Old data is being used in new ways, to question the effectiveness of prison.
Digital Panopticon – the project takes its name from the philosopher Jeremy Bentham’s proposal for a new kind of jail, with cells radiating from a central point, so that inmates could have the eyes of the authorities continuously upon them.
The idea didn’t took a while to take off. But in the record-keeping of eighteenth and nineteenth-century penal institutions we can see a similar kind of surveillance increasingly going on, with an unprecedented amount of information being recorded regarding the physical characteristics, personal histories and behaviour of felons, from the colour of their eyes and hair, to their height and build, and their levels of literacy, their occupation prior to arrest, and their religion.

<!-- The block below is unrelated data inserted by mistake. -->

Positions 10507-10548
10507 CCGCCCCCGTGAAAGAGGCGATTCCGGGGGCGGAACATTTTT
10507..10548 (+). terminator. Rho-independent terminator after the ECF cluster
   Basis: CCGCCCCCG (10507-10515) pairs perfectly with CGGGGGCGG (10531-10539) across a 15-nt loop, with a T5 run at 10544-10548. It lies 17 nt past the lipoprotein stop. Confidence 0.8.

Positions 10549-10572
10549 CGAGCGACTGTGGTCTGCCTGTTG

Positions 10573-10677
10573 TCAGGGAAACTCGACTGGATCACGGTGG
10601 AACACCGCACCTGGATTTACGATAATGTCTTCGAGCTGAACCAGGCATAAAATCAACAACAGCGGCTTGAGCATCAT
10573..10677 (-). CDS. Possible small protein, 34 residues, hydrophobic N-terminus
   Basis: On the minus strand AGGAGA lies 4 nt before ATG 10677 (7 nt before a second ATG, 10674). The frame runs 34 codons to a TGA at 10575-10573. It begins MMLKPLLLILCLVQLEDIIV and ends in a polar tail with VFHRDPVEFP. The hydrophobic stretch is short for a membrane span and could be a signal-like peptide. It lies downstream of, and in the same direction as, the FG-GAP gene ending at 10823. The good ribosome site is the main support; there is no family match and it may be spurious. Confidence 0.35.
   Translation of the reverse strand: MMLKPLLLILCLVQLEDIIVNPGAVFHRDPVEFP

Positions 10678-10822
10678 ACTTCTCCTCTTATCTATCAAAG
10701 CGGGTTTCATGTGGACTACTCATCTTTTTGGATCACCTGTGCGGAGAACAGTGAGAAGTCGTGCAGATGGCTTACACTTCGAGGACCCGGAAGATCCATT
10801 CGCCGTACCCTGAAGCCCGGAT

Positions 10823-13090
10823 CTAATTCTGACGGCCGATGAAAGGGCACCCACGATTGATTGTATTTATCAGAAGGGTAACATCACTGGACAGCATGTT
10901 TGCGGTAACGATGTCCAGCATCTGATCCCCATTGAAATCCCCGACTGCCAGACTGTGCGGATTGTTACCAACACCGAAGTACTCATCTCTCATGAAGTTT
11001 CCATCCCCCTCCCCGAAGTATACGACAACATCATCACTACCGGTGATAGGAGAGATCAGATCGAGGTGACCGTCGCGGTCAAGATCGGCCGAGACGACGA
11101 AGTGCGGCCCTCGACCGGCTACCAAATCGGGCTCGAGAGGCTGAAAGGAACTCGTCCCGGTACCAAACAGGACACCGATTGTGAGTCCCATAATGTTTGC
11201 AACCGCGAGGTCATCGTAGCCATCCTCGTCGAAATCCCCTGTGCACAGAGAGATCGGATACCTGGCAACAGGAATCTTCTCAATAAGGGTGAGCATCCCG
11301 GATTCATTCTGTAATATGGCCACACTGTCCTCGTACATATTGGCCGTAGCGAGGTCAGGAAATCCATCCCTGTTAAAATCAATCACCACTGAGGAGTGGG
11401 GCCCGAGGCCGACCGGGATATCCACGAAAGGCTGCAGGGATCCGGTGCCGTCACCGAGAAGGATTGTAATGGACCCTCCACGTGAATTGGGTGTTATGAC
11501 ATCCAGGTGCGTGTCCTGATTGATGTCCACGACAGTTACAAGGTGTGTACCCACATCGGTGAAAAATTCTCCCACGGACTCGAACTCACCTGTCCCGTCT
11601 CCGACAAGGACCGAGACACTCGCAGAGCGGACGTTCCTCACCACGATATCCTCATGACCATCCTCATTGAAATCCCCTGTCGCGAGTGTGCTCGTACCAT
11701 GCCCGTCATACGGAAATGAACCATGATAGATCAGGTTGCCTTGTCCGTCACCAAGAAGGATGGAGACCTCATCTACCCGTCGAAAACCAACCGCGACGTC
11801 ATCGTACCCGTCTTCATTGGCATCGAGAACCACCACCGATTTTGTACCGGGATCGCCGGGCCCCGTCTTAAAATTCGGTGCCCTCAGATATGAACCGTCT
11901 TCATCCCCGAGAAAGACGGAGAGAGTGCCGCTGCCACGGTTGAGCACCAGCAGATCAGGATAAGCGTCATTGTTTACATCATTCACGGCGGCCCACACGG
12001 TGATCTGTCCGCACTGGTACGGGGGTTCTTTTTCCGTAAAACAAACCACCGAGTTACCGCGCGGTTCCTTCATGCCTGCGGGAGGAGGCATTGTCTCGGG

Why this obsessive concern with detail? For Bob Shoemaker, who is Professor of Eighteenth-Century British History at the University of Sheffield, ‘far more information was collected than could be used at the time, and we still don’t know exactly why it was gathered. Some of it may have been to keep track of convicts who escaped, to influence sentencing decisions, or to understand their reasons for offending and re-offending. But more than that, there seems to have been an impulse to count, classify and document, almost for its own sake. Often this impulse came from prison officials themselves: it wasn’t something that was imposed on them from above.’